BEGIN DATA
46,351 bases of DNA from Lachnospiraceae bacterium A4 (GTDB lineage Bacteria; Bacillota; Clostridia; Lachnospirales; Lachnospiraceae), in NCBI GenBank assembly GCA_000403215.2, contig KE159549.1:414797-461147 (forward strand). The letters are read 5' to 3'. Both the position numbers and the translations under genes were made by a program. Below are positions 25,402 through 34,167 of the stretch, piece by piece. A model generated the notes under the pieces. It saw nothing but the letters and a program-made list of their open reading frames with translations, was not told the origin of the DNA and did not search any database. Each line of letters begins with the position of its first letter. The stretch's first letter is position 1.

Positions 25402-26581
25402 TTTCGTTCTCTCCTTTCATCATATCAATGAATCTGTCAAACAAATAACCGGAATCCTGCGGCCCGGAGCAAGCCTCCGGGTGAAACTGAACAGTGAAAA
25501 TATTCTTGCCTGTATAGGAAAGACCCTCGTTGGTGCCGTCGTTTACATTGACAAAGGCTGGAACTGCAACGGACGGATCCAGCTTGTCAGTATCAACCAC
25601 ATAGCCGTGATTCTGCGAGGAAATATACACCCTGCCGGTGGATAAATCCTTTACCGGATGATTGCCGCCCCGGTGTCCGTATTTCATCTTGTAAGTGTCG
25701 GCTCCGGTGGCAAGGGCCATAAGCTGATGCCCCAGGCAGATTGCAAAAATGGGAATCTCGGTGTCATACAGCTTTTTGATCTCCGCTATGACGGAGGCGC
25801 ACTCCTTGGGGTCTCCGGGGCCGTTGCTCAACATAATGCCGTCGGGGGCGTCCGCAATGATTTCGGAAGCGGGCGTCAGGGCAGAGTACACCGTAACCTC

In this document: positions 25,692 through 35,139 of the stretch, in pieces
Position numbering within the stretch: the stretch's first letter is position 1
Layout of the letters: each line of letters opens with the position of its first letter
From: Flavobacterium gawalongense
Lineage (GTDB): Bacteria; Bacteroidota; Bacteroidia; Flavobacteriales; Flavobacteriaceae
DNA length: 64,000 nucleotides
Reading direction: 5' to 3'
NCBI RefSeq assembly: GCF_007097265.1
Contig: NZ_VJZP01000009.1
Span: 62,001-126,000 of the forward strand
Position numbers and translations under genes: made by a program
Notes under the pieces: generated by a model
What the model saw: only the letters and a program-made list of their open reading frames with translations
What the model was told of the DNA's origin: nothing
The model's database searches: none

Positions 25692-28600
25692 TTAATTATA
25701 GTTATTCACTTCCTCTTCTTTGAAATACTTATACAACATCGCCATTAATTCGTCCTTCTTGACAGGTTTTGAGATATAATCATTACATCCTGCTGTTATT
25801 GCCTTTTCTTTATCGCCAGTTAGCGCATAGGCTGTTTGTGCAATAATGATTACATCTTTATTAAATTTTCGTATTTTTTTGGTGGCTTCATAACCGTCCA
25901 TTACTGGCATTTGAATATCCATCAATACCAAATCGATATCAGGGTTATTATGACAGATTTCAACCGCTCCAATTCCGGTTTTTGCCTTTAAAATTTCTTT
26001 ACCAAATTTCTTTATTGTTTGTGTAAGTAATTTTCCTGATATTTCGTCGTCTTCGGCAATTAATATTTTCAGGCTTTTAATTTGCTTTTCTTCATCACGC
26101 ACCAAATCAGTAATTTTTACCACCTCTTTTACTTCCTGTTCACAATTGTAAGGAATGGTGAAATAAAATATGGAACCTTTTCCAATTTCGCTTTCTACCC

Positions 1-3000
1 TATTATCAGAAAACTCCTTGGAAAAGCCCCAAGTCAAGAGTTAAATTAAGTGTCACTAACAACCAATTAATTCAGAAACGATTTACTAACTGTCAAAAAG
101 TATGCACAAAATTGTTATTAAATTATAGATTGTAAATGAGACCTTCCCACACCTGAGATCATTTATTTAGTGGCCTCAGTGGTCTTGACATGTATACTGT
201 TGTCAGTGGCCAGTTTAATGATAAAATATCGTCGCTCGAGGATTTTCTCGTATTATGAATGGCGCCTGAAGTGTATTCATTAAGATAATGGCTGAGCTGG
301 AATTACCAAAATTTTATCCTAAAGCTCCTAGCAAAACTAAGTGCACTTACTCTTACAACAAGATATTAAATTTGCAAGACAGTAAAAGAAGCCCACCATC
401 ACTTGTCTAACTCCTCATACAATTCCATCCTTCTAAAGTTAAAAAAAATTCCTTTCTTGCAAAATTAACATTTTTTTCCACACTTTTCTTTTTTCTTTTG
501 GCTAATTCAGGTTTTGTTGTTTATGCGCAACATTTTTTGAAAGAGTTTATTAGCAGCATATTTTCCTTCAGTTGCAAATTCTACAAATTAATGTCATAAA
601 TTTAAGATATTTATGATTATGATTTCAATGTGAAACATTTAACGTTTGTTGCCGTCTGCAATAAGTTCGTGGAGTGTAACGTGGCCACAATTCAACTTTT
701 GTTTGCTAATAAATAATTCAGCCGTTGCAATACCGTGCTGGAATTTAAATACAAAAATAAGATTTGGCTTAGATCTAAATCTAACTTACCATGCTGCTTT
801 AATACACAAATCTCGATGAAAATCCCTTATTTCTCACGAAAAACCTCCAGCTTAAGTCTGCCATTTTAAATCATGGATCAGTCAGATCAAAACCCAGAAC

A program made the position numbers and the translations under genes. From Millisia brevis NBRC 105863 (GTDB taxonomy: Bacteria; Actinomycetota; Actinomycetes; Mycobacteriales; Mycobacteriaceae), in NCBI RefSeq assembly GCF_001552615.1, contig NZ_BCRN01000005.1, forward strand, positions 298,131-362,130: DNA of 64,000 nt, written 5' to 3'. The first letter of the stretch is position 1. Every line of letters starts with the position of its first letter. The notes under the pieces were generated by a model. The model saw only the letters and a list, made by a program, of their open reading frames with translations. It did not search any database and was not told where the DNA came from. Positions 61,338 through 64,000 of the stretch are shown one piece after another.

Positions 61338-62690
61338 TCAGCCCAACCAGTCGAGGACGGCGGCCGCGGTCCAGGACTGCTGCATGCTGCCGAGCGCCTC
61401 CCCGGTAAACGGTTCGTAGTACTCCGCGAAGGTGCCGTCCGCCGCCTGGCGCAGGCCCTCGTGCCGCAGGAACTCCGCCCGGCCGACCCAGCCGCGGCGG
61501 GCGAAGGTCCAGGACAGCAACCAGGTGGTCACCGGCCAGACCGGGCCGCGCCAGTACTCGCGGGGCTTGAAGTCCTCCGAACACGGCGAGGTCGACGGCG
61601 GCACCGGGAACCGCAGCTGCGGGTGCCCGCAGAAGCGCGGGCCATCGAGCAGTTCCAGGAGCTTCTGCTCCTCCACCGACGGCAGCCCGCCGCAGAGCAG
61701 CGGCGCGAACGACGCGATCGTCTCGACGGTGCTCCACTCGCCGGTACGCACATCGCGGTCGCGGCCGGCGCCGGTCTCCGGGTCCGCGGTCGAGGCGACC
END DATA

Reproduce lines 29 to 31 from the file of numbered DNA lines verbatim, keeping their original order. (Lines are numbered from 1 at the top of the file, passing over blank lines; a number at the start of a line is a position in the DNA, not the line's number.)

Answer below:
26101 ACCAAATCAGTAATTTTTACCACCTCTTTTACTTCCTGTTCACAATTGTAAGGAATGGTGAAATAAAATATGGAACCTTTTCCAATTTCGCTTTCTACCC

Positions 1-3000
1 TATTATCAGAAAACTCCTTGGAAAAGCCCCAAGTCAAGAGTTAAATTAAGTGTCACTAACAACCAATTAATTCAGAAACGATTTACTAACTGTCAAAAAG